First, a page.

Choosing A Meat Chicken
With the growing popularity of raising backyard chickens comes an increasing interest in raising meat chickens. Dual-purpose chickens, those yielding both eggs and meat, are the most popular. But many backyard chicken farmers are turning to meat chickens for their better flavor.
Just like with egg layers, a different result comes with each breed so, choosing one depends on what you’re looking to achieve.
This is a review of what I consider the 5 best chicken breeds to raise for meat.
Broilers are chickens raised specifically for meat. They grow much faster than egg laying hens or dual purpose breeds. Most broilers have a fast growth rate with a high feed conversion ratio and low activity levels. In five weeks, broilers can reach a dressed weight of 4-5 pounds. Dual-purpose breeds, usually raised for both meat and egg production, are smaller with a slower growth rate.
Cornish Cross – The Cornish Cross is an excellent, fast growing broiler. Harvest time for a 4 pound broiler is normally 7 to 8 weeks. Their body make-up is superb, with broad breasts, large legs and thighs and a rich yellow skin.
Jersey Giant – Originating in the United States, this bird was developed to replace the turkey. A purebred chicken, the Giant’s weight averages 11-13 pounds. Jersey Giants grow at a slower rate than other meat birds, about 6 months to full maturity, making them undesirable to commercial industry. While originally a meat chicken, today, the Giant is prized as a dual-purpose bird, laying extra-large brown eggs.
Heritage / Heirloom
When describing Heritage chickens, the words heirloom, old-fashion and antique come to mind. The American Poultry Association began defining these breeds in 1873; setting standards for birds as being well adapted to various climates, hardy and long-lived and reproducing at a rate to provide a protein source to the growing nation. As chicken breeding became industrialized, these breeds were replaced by fast growing hybrids. Today, more than three dozen chicken breeds are listed as in danger of extinction. To avoid irrevocable loss caused by the extinction of a breed, The American Livestock Breeds Conservancy sets standards for marketing these as Heritage.
I love Heritage breeds preferring them to the newer, fast growing breeds. They are large meaty chickens and many also produce a nice amount of eggs. I usually buy my Heritage breeds on line since they are harder to find locally than what more popular breeds are.
Below is a listing of the breeds which qualify as Heritage:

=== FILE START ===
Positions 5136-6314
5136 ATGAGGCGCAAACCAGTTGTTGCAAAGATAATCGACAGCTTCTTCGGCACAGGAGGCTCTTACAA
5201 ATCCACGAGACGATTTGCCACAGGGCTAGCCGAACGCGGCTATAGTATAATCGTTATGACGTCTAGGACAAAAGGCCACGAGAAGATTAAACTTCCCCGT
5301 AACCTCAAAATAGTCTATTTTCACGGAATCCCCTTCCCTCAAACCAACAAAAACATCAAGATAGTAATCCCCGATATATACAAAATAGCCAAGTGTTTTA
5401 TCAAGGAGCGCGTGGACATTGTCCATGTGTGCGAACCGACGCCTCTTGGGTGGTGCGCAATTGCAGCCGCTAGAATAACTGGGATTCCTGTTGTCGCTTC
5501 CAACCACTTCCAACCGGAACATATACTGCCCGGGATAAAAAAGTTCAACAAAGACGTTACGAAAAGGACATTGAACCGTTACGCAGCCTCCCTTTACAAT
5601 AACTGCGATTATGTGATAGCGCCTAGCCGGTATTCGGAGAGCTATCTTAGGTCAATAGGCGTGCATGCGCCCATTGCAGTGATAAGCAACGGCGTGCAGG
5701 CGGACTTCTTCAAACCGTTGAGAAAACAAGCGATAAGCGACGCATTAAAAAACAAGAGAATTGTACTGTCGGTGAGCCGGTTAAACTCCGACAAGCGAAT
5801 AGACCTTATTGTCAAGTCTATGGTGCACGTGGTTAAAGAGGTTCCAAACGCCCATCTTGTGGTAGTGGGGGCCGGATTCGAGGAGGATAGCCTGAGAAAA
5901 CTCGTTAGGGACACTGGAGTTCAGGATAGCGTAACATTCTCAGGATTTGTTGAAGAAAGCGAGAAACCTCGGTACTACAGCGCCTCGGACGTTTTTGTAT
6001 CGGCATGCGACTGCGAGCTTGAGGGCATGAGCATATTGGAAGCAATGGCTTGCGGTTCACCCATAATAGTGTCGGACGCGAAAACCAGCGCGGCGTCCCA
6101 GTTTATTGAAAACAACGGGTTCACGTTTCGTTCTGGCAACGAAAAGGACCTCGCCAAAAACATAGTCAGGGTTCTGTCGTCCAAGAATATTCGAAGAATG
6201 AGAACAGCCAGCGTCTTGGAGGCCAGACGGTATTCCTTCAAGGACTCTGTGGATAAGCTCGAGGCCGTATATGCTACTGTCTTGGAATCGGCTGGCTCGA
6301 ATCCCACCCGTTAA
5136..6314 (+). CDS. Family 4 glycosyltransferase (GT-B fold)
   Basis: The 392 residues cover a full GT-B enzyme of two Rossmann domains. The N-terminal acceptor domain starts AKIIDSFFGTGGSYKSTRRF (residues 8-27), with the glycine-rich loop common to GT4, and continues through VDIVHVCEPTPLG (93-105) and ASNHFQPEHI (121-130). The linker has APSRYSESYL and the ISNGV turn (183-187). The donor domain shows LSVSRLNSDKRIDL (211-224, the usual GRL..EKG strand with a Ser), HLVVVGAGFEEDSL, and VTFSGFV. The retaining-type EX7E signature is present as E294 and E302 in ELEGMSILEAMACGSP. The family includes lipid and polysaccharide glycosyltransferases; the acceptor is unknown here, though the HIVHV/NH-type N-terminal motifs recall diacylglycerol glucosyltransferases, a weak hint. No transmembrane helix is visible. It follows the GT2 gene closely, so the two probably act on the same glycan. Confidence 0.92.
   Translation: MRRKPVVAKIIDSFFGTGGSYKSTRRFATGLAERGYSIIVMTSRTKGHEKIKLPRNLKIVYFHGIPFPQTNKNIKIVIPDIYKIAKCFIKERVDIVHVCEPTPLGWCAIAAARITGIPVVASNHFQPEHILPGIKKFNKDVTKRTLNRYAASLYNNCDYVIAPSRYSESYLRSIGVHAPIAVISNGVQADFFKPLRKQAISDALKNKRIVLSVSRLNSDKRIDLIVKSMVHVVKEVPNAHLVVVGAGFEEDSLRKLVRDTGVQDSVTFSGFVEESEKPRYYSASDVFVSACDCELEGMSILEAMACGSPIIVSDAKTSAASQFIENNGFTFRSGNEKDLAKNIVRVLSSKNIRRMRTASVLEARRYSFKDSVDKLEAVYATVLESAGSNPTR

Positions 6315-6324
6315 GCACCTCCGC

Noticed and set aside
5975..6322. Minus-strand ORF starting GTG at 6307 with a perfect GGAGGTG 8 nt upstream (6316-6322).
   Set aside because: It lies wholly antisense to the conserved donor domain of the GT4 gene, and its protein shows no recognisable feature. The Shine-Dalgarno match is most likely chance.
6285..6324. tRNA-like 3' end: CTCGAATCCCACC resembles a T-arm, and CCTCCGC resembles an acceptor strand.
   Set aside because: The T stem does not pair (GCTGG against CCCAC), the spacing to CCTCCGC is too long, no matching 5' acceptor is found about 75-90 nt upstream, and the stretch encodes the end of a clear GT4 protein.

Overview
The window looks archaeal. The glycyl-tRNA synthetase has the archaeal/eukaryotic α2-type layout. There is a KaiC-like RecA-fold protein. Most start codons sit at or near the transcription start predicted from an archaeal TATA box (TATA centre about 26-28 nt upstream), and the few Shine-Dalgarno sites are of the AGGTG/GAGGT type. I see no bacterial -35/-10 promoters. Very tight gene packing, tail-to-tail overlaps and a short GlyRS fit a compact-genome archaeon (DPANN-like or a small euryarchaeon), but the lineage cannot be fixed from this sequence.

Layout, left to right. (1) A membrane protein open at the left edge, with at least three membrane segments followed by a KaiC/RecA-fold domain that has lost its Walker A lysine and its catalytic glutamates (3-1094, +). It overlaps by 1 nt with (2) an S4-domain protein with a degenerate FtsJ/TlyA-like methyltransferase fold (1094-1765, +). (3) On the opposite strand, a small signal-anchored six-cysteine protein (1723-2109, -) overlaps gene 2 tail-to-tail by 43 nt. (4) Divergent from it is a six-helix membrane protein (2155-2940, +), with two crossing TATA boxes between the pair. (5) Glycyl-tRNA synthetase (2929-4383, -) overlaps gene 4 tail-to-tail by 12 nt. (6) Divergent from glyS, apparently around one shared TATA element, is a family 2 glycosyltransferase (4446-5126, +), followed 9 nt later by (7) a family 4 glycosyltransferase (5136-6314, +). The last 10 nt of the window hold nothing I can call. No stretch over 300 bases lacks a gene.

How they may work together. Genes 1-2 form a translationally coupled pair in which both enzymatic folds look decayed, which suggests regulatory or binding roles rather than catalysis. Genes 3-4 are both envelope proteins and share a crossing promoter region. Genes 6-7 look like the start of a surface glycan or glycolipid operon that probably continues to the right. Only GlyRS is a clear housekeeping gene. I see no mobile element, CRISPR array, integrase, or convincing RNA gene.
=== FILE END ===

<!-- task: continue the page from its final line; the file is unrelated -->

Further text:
Campine, Chantecler, Crevecoeur, Holland, Modern Game, Nankin, Redcap, Russian Orloff, Spanish, Sultan, Sumatra, Yokohama, Andalusian, Buckeye, Buttercup, Cubalaya, Delaware, Dorking, Faverolles, Java, Lakenvelder, Langshan, Malay, Phoenix, Ancona, Aseel, Brahma, Catalana, Cochin, Cornish , Dominique , Hamburg, Houdan, Jersey Giant , La Fleche, Minorca, New Hampshire , Old English Game, Polish, Rhode Island White, Sebright , Shamo, Australorp, Leghorn- Non-industrial, Orpington, Plymouth Rock , Rhode Island Red – Non industrial , Sussex, Wyandotte , Araucana, Iowa Blue, Lamona, Manx Rumpy (Persian Rumpless), Naked Neck (Turken).
My preferred Heritage breeds:
Delaware – A heavy bodied bird, the male can weigh up to 8.5 pounds and a female, 6.5 pounds. Originating from the U.S., the Delaware is hardy in heat and cold and matures quickly. The meat is delicious and the hens lay jumbo eggs. Delawares have calm and friendly dispositions Dorking – This relatively calm bird is nonaggressive so it does well around children and small dogs. Another dual-purpose chicken, the Dorking is a superior table fowl with tender flesh and meaty breasts and wings. Dorkings are productive winter layers, providing a steady egg supply when other breeds are not laying. Good broody hens and excellent mothers, they stay with their chicks much longer than other breeds.
Buckeye – This is the only American breed exclusively created by a woman; developed by Mrs. Nettie Metcalf of Warren, Ohio. This dual-purpose breed is very cold weather hardy and adapts to various living conditions. However, because they are very active, they do not do well in confined spaces, adapting best to free-range. Hens lay medium-sized brown eggs and weigh an average of 6.5 pounds; roosters average 9 pounds.